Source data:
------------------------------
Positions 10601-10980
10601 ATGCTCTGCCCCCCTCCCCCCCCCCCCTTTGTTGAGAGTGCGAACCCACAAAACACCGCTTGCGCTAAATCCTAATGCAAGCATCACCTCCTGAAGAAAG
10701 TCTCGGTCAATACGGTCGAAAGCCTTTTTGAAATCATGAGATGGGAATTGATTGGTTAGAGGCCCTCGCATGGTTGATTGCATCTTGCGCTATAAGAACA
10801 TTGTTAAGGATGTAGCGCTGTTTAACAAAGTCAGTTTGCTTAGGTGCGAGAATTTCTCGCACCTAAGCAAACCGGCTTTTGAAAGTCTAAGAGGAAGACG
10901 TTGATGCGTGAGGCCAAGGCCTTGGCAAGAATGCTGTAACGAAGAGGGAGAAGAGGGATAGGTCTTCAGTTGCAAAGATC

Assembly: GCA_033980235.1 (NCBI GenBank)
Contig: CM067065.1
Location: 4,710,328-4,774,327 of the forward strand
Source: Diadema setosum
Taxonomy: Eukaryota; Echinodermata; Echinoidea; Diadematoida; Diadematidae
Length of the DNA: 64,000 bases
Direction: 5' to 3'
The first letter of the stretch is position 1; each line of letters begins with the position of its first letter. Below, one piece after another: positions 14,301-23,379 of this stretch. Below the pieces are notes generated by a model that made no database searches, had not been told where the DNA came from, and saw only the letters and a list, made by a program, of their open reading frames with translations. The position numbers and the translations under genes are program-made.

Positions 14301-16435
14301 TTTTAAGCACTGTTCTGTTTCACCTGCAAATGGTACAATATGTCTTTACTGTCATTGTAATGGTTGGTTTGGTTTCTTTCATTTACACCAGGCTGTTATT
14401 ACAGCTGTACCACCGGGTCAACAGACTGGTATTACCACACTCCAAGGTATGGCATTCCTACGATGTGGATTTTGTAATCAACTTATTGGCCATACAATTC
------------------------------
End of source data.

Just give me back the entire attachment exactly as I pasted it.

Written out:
Positions 10601-10980
10601 ATGCTCTGCCCCCCTCCCCCCCCCCCCTTTGTTGAGAGTGCGAACCCACAAAACACCGCTTGCGCTAAATCCTAATGCAAGCATCACCTCCTGAAGAAAG
10701 TCTCGGTCAATACGGTCGAAAGCCTTTTTGAAATCATGAGATGGGAATTGATTGGTTAGAGGCCCTCGCATGGTTGATTGCATCTTGCGCTATAAGAACA
10801 TTGTTAAGGATGTAGCGCTGTTTAACAAAGTCAGTTTGCTTAGGTGCGAGAATTTCTCGCACCTAAGCAAACCGGCTTTTGAAAGTCTAAGAGGAAGACG
10901 TTGATGCGTGAGGCCAAGGCCTTGGCAAGAATGCTGTAACGAAGAGGGAGAAGAGGGATAGGTCTTCAGTTGCAAAGATC

Assembly: GCA_033980235.1 (NCBI GenBank)
Contig: CM067065.1
Location: 4,710,328-4,774,327 of the forward strand
Source: Diadema setosum
Taxonomy: Eukaryota; Echinodermata; Echinoidea; Diadematoida; Diadematidae
Length of the DNA: 64,000 bases
Direction: 5' to 3'
The first letter of the stretch is position 1; each line of letters begins with the position of its first letter. Below, one piece after another: positions 14,301-23,379 of this stretch. Below the pieces are notes generated by a model that made no database searches, had not been told where the DNA came from, and saw only the letters and a list, made by a program, of their open reading frames with translations. The position numbers and the translations under genes are program-made.

Positions 14301-16435
14301 TTTTAAGCACTGTTCTGTTTCACCTGCAAATGGTACAATATGTCTTTACTGTCATTGTAATGGTTGGTTTGGTTTCTTTCATTTACACCAGGCTGTTATT
14401 ACAGCTGTACCACCGGGTCAACAGACTGGTATTACCACACTCCAAGGTATGGCATTCCTACGATGTGGATTTTGTAATCAACTTATTGGCCATACAATTC